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Spotlight on the Summer Olympics

The Olympics are always a momentous event, with up to four billion people typically experiencing the festivities and their related ads on either television or social media. But this year’s Summer Games won’t be like any we’ve previously seen. After postponing the 2020 competition for the first time in 124 years due to the pandemic, the Tokyo Olympics are now set to run July 23 to August 8. From coverage to campaigns, here’s what you need to know.

Tuning In
NBCUniversal will broadcast 7,000 hours of Olympics action on NBC, USA, CNBC, NBC Sports Network, Peacock and other platforms as part of their $4.4 billion rights deal. (An additional $7.75 billion agreement buys them broadcast exclusivity for upcoming Olympic games between 2021 and 2032.) “We are going to deliver the most comprehensive—and accessible—coverage for any sports event in history,” said Molly Solomon, executive producer and president of NBC Olympics Production. “The depth and breadth of our broadcasts will be unprecedented, showcasing once-in-a-generation athletes and storylines that will capture the incredible uniqueness of these Games and our times.” Fun kicks off with the Opening Ceremonies that will be watchable live as they unfold (in the morning stateside), then rerun during a later primetime spot. USA will offer nonstop, 24-hours-a-day Olympics programming, and for the first time since Atlanta’s 1996 games, the women’s gold medal basketball finals will be available in primetime on August 7. 

Brands Buy into Olympics Buzz
Prior to last year’s postponement announcement, NBCUniversal had expected to amass an advertising profit totaling over $1.2 billion. (Though current revenue estimates remain unknown, the network has collaborated with sponsors for the past year on a comprehensive initiative to boost ad sales.) That’s because the Olympics offer brands an unparalleled marketing opportunity. “Somewhere between half the world and two thirds of the world are going to tune in at some point,” said Ryan McConnell, senior vice president for consulting at Kantar. “Even in this strange Covid world we live in right now, the Olympics still command high dollars.”

In 1985, the International Olympic Committee (IOC) launched a global partners program that gives marketing rights to 15 companies, in exchange for funding that comprises roughly 20 percent of the IOC’s total revenue. (The rest is derived from TV sales.) Companies typically pay up to $300 million for a “quadrennium package,” granting them branding exclusivity for one set of summer and winter games. This year’s partner list includes Coca-Cola (which has been connected to the Olympics since 1928), Toyota (the official mobility partner), Samsung (the official communications partner) and Airbnb (a new worldwide partner), among others. Come July, consumers can expect to see those brands everywhere, on ubiquitous campaigns boasting the interlocking rings, torch or other famous symbols. “After we ran significant media during Olympic games, we would not only see a benefit to the business for a week or two, we would see a lift of all key metrics for six or eight weeks or more,” said Tony Pace, president of the Marketing Accountability Standards Board and former Subway CMO. “The premium you’re paying is more than justified by the longevity of the impact.”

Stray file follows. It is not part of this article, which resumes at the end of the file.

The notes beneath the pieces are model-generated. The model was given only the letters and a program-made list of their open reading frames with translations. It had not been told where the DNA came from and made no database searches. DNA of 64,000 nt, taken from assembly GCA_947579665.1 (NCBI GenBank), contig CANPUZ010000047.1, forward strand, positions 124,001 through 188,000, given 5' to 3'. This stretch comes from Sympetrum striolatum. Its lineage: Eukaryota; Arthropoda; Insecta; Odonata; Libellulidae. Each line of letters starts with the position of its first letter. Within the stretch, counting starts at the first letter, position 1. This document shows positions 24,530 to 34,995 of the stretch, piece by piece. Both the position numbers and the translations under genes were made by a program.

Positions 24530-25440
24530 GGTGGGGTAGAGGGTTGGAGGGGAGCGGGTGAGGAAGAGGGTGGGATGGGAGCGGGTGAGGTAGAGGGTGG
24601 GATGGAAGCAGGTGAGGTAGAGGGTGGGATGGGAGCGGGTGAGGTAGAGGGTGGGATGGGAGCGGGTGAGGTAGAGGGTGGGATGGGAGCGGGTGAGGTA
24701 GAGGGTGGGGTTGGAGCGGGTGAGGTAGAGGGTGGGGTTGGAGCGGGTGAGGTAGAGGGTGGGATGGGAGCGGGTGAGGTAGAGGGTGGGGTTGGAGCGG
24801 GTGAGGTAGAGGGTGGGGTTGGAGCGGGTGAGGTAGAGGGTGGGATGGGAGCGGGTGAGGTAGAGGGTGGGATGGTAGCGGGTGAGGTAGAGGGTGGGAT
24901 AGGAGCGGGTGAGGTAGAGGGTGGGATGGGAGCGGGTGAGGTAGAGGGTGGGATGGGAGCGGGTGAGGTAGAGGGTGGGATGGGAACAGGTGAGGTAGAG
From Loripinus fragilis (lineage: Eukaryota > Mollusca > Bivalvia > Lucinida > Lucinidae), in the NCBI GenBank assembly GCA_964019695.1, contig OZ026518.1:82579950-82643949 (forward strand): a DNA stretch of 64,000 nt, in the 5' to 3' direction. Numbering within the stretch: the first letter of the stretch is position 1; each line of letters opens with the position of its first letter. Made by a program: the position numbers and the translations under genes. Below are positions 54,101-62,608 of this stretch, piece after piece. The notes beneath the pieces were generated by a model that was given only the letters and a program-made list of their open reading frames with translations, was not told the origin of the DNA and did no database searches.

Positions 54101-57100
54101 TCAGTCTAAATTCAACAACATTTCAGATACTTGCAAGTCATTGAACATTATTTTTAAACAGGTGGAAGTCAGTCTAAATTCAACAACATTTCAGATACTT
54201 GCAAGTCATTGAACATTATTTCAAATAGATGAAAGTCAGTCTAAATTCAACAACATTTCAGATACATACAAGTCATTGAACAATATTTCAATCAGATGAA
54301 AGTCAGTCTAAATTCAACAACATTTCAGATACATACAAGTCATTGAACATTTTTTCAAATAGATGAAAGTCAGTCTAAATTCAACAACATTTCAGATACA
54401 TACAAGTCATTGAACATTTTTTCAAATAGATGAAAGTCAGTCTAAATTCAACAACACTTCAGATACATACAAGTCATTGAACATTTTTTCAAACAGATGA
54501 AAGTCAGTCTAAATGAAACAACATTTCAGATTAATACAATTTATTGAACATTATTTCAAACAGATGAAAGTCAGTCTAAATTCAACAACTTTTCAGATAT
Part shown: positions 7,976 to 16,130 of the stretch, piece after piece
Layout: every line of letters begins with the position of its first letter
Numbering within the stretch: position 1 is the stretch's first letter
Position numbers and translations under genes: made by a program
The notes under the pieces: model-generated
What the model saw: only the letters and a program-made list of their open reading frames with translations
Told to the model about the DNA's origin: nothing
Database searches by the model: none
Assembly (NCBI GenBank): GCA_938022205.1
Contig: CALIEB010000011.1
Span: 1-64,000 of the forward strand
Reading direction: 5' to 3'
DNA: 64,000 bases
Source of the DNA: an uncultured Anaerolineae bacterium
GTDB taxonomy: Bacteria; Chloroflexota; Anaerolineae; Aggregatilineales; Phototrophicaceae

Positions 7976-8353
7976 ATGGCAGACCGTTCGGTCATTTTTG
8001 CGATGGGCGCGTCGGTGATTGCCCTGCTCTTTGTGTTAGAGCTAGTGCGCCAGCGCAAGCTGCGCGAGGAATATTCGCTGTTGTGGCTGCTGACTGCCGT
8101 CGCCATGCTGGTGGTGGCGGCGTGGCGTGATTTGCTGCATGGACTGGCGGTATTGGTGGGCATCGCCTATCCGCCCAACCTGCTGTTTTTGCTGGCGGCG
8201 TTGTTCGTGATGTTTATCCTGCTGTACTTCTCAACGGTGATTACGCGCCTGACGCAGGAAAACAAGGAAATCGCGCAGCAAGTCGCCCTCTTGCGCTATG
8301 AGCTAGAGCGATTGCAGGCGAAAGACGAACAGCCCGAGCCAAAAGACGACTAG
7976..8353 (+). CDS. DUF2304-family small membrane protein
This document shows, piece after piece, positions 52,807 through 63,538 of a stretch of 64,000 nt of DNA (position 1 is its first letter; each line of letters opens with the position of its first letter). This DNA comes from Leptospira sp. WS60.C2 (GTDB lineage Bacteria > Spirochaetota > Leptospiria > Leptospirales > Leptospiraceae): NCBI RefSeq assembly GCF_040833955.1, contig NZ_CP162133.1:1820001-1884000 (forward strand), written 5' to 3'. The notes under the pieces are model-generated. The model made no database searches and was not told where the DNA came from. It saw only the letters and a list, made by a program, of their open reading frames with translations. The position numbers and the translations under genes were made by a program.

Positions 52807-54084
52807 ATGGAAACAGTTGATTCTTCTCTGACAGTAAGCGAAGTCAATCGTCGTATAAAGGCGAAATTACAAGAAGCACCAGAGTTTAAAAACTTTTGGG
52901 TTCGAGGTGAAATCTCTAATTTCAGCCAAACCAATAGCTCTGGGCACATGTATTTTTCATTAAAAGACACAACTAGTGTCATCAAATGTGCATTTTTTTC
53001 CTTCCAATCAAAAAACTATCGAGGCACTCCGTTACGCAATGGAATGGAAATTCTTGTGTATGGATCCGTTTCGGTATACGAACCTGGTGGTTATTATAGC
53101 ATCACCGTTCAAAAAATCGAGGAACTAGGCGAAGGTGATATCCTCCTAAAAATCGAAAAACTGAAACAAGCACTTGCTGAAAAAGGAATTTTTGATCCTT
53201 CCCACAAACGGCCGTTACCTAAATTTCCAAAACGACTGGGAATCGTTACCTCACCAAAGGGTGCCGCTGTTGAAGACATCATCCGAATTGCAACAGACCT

Spots to Cheer For
Procter & Gamble has been a regular Olympic partner for a decade, and this year the consumer goods giant hopes to bring audiences together after a year of solitary division. Two short films give viewers insight into some of the athletes’ lives, including lessons learned from mothers in “Love Leads to Good” and snippets of Olympic and Paralympic pros performing inspiring acts of kindness in “Your Goodness is Your Greatness.” “It’s a good time to put these out in the world,” said Marc Pritchard, P&G chief brand officer. “The Olympics are all about uniting.” P&G brands like Pantene likewise have their own purpose-driven marketing plans. The haircare-product makers teamed with track-and-field start Allyson Felix, the only woman athlete to win six Olympic gold medals, on a motherhood-focused campaign aimed at drawing attention to the healthcare inequalities facing pregnant Black women.

Though not an official Olympics sponsor, Peloton likewise tapped Felix—along with additional champs like runner Usain Bolt, surfer John John Florence and swimmer Kathleen Baker—for an anthem film meant to ride the current pre-game marketing wave. IOC rules prevent non-sponsor brands from carte-blanche advertising when it comes to athletes competing in that year’s events, yet more companies are expected to work within those restrictions and release Olympics-related spots.

No spectators will be allowed at any events when the Games begin later in July because of Tokyo’s new state of emergency, which will run from July 12 to Aug. 22, according to BBC. Despite the hurdles, the international event is scheduled to go on. Organizers and marketers alike may be hoping that this singular Olympics will be a chance for the world to come together in a fierce show of unity, renewing our vow to continue fighting Covid-19 through a global celebration of sports.